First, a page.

Mount Rushmore

Custer State Park is a short drive from Mount Rushmore. Located within the Black Hills, it may have been the highlight of the trip for me. Encompassing 71,000 acres, it is a wildlife reserve and home to herds of bison, pronghorn antelope, elk, mountain goats and even a band of burros. Prairie dogs continuously pop up and down from their burrowed homes making photographing them a real challenge. The most magnificent creatures in the park were undoubtedly the bison. Close to two thousand bison graze the grasslands giving visitors somewhat of an idea what things must have looked like, not long ago, when millions of bison roamed the western prairies.

Bison, pronghorn deer and prairie dogs at
Custer State Park in South Dakota

Driving further on from Rapid City where we spent a few days, we reached the Badlands National Park. Just prior to that, however, we made a quick stop in the town of Wall, South Dakota to visit the famous drug store there. Wall Drugs started out at a small establishment that soon staked out its identity by promising westward travelers (along what is now U.S. 90) “free ice water.” Weary travelers could take a break from their exhausting and dusty trip, and enjoy a refreshing cup of ice water, something in short supply along the road. Today, some two million travelers make a stop at Wall’s, not just for the promise of cold water, but for anything else they can think of. The roadside attraction has grown into a huge retail space covering 76,000 square feet. To be truthful, we thought it was basically a tourist trap and we didn’t stay long.

The Badlands National Park is a special place. The landscape resembles something you might envision on another planet. The topography is comprised of layered rocks, steep canyons and majestic spires. The layers are colored brown, yellow, rust and even red which seem to change hues depending on the time of day. As in the Black Hills, wildlife thrives here with bighorn sheep, bison, mule deer and badger taking center stage. We didn’t see any bighorn sheep at Badlands, but we did at Custer State Park. I’ll admit that it was a long way off and I had to use the longest lens in my bag to get a halfway decent photo of him, but it was great to be able to add another animal to the growing list that we spotted along our way.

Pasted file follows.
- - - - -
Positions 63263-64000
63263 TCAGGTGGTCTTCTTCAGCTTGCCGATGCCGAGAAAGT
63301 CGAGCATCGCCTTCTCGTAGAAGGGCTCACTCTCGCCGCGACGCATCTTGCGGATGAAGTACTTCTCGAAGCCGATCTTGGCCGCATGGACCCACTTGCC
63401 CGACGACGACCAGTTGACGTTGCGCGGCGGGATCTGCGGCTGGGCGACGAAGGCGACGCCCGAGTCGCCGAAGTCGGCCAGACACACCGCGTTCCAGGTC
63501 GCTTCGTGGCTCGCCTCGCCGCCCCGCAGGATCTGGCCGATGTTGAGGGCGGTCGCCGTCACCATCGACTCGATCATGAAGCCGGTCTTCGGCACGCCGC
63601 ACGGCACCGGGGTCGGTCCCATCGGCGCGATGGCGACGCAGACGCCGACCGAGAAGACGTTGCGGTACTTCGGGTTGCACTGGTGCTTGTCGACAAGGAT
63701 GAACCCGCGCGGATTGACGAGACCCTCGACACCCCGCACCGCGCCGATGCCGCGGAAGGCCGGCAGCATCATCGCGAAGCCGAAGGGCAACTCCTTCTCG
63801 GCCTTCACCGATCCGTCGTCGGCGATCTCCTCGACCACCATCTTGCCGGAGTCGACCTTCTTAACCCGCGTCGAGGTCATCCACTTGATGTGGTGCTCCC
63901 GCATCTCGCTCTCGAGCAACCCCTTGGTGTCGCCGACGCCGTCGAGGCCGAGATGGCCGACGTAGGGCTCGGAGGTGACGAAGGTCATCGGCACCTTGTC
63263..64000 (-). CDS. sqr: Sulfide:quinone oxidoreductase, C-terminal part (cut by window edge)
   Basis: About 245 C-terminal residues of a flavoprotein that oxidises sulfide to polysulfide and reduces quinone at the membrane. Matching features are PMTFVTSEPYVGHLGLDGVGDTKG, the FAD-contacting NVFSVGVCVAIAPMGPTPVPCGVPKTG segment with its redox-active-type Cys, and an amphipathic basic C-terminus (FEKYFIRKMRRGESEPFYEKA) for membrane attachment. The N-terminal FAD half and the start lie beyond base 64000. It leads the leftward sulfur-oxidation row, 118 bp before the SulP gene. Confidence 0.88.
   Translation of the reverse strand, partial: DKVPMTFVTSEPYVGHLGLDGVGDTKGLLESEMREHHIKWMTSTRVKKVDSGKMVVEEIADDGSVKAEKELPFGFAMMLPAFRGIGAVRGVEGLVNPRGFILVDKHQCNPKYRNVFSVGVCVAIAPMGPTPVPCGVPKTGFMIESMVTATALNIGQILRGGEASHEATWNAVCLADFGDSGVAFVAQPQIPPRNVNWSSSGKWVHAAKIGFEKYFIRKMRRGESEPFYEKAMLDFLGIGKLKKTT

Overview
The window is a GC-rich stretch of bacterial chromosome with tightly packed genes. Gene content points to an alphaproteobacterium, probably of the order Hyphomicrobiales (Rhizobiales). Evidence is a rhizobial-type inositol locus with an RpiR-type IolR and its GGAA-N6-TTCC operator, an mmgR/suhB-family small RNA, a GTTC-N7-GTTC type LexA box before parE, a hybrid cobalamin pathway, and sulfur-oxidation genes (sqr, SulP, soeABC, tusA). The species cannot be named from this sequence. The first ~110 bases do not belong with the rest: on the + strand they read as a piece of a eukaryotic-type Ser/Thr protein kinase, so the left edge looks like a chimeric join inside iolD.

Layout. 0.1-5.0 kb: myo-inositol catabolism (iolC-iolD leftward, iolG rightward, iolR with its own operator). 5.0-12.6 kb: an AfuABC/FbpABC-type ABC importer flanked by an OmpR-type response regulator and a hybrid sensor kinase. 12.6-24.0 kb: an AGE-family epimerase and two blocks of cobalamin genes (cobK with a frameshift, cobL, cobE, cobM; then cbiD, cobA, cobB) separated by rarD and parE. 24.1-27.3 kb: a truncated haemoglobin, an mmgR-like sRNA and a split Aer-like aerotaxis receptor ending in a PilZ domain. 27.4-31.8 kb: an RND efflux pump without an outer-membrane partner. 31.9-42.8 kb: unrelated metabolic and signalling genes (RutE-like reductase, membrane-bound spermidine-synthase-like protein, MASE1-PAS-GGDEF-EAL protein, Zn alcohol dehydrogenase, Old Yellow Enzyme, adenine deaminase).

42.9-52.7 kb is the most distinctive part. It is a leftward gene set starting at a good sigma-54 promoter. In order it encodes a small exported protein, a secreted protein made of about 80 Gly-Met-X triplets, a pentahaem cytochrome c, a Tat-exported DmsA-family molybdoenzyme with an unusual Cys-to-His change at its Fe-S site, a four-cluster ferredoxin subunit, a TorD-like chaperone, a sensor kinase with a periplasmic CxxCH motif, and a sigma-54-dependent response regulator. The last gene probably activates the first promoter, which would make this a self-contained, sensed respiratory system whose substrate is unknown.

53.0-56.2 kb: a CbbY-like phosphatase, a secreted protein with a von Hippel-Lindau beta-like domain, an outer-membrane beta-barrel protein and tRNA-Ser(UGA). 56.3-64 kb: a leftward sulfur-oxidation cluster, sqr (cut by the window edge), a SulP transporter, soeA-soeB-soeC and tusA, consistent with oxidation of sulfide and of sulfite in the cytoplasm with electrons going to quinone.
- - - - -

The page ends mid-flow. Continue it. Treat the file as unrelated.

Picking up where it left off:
Badlands National Park

It was about at this point that we decided to make a major change to our travel plans. Our daughter kept hearing from friends and coworkers, via texts and emails, to make sure to add Glacier National Park to our itinerary. They said it was beautiful and not to be missed, especially since we were so close anyway. Well, close is a relative term. Yes, we were basically only one state away, but Montana is one hell of a big state. Not only that, but we’d have to cut through a corner of Wyoming to get there. We tried to think of what we’d miss if we didn’t stick to our original route and destination (North Dakota) and soon realized that the answer to that question was – nothing! We were hard pressed to come up with a reason to see that state other than the fact that it is one of only a handful of states we have not yet visited. When we checked Wikipedia to see what North Dakota is famous for, we found out that the state is the nation’s number one producer of honey and dry edible peas. Guess we’re off to Glacier National Park!

Along the Going-to-the-Sun Road in Glacier National Park

As I mentioned, we had to cut through the northeast corner of Wyoming, so a stop at Devil’s Tower was a no-brainer. If you are a fan of the 1977 film “Close Encounters of the Third Kind”, you will immediately identify this unique natural formation formed from volcanic activity eons ago. The tower is the country’s first national monument and it soars almost 1300 feet above the Belle Fourche River Valley. We hiked the trail around the base of the tower and spotted several native prayer flags, feathers and other items placed high in the branches of trees. Several Indian tribes consider the tower to be sacred ground. As we approached the south side of Devil’s Tower, we could see climbers attempting an assent, although conditions, to us, didn’t seem ideal as it was an extremely windy day.

Devil’s Tower